Saturday, June 15, 2013

A Better Friend

I've been doing some self-reflection this morning, and here's a thought line I've been pursuing:

Our opinions of how right or wrong a person is (how justified they are in the things they're saying and doing) depends in a big way on how much we understand, agree with, or sympathize with the reasoning behind their words and actions.  The degree we sympathize with someone in turn depends largely on how we can relate some form of our own experiences to theirs.  So, we are limited by experience and perspective in our ability to decipher the rightness or wrongness of others, and they are limited in deciphering ours, no matter how wise or perceptive they are.

I think most of us are very aware of this, even if we don't take the time to articulate it.  That's why we are careful about whom we share certain information with and whom we're willing to accept advice from.  A person needs to prove to us that they really understand where we're coming from before we can take them seriously if they have a different opinion or any form of constructive criticism.  That's one reason why it's easier to take constructive criticism when it's used sparingly in the center a large glob of genuinely validating and affirming feedback.  (Stupid example: You make the most incredible pancakes I've ever tasted!  You should seriously open your own restaurant.  You know what would make them even better?  If you added some variety.  Bananas or chocolate chips would knock 'em out of the park.  OK, I warned you the example would be stupid).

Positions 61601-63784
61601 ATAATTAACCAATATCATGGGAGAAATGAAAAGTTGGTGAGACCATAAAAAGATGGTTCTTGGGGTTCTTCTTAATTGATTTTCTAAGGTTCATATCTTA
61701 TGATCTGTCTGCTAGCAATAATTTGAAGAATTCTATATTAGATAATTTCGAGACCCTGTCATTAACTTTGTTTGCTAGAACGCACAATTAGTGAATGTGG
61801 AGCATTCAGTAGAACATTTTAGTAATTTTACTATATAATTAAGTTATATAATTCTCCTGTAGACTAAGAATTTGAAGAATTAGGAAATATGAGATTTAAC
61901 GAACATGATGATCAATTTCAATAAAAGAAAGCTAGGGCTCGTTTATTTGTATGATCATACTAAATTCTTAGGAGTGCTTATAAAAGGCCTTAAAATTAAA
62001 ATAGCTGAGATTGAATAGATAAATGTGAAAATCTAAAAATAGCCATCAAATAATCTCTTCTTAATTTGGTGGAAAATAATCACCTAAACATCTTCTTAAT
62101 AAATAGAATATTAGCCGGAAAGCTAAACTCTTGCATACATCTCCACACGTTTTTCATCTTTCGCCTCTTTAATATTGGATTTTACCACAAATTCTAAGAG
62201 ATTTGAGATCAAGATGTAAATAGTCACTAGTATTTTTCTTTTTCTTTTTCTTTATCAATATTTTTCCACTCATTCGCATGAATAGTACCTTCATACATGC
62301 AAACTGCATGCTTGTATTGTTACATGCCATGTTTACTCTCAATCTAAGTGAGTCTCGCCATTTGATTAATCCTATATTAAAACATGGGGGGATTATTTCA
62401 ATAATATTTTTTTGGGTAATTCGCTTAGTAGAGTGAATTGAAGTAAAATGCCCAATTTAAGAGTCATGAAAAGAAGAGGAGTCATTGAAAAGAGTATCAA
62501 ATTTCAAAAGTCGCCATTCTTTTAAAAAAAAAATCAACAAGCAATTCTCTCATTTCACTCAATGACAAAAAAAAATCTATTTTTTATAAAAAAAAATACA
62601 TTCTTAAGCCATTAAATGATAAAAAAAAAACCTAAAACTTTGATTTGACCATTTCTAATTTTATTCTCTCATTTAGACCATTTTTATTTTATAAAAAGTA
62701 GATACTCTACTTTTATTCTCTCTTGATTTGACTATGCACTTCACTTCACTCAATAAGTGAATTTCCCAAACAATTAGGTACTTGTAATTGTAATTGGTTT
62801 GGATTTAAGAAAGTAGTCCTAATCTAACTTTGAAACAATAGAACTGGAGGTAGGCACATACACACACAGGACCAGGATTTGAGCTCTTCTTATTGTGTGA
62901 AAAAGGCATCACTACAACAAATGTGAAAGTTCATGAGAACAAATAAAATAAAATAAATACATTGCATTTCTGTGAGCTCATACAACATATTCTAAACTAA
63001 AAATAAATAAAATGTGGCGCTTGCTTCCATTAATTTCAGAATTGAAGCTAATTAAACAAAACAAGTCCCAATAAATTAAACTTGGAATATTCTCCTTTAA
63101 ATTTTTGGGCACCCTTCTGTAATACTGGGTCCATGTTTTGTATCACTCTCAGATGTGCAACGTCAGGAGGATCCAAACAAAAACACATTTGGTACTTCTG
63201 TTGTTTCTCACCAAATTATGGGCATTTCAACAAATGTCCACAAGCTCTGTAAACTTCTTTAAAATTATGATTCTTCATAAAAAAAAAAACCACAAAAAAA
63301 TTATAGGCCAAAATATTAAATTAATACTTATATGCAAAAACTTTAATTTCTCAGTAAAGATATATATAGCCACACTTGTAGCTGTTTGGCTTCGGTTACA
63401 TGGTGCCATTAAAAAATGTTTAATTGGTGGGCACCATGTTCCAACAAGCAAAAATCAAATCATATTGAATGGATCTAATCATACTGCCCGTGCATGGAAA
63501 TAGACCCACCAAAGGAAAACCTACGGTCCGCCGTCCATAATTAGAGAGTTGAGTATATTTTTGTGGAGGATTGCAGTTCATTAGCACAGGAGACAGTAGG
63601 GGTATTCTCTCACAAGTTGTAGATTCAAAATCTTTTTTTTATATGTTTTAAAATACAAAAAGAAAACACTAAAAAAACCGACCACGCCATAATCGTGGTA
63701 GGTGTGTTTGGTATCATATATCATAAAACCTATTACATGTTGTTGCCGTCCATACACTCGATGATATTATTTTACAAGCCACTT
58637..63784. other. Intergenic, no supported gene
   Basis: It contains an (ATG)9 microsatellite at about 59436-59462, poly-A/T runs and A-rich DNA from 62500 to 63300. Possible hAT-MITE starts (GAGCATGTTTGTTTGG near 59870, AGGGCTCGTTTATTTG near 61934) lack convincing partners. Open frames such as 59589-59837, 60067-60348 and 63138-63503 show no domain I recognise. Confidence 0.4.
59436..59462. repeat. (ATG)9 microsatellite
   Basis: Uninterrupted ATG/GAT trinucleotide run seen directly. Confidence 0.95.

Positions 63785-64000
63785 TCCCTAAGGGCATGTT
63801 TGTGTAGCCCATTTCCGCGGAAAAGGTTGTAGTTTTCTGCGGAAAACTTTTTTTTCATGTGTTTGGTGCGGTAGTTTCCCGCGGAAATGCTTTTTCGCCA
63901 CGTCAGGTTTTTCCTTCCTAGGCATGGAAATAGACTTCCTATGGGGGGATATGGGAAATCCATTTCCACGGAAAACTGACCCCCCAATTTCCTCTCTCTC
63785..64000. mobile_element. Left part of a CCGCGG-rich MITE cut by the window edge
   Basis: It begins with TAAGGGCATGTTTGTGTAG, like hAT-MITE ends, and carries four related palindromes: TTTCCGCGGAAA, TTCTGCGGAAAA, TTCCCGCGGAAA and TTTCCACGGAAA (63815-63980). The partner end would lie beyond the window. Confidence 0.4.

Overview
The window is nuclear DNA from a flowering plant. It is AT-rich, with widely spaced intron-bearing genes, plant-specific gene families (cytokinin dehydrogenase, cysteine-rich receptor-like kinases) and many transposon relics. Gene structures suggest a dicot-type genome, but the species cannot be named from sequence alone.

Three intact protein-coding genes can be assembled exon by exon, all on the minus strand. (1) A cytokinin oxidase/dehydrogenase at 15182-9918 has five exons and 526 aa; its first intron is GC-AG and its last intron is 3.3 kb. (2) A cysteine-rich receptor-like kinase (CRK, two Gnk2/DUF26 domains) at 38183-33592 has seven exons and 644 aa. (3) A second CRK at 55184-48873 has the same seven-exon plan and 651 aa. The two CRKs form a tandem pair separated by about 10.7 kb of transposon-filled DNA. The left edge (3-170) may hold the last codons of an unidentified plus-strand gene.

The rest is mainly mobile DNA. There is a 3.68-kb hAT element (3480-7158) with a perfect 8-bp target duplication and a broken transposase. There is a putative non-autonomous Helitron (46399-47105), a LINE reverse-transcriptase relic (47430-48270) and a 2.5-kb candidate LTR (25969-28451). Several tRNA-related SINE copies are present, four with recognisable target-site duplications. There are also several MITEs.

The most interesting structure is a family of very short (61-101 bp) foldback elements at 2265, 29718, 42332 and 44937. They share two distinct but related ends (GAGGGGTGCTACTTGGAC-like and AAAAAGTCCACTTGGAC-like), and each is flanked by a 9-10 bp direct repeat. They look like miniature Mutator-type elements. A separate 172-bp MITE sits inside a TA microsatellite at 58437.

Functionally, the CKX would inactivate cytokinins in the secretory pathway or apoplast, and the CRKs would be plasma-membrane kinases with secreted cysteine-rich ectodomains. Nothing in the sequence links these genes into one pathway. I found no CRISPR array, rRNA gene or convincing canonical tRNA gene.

Anyway, I also think that's why a lot of females ask for feedback from close friends on so many details of our lives--from "Do these pants make me look fat?" to "Do you think Shawna's still mad at me?" We're partly looking for assurance and validation.  When we say "Was I a jerk?" "Am I crazy?"  "Am I totally off here?"  what we're looking for is someone to say, "I understand what you did.  I understand why you did it.  I'm not going to reject you for it.  You're thoughts and feelings are safe here."  Then, in that context, the sympathetic friend (in their best moments) can say, "I don't think this other person gets where you're coming from.  Here's what I think they may be (mistakenly) thinking about where you're coming from, and here's what I'd do or say to help them see what's really going on in your heart."  And we can listen to them because we know they've put themselves in our shoes, the are on our side, and they are fighting with us instead of against us.

Those are just my thoughts.  And thinking of these things, reflecting on times when amazing friends have come through for me in this area when I needed it so badly, I can see ways in which I could be a better friend to others.

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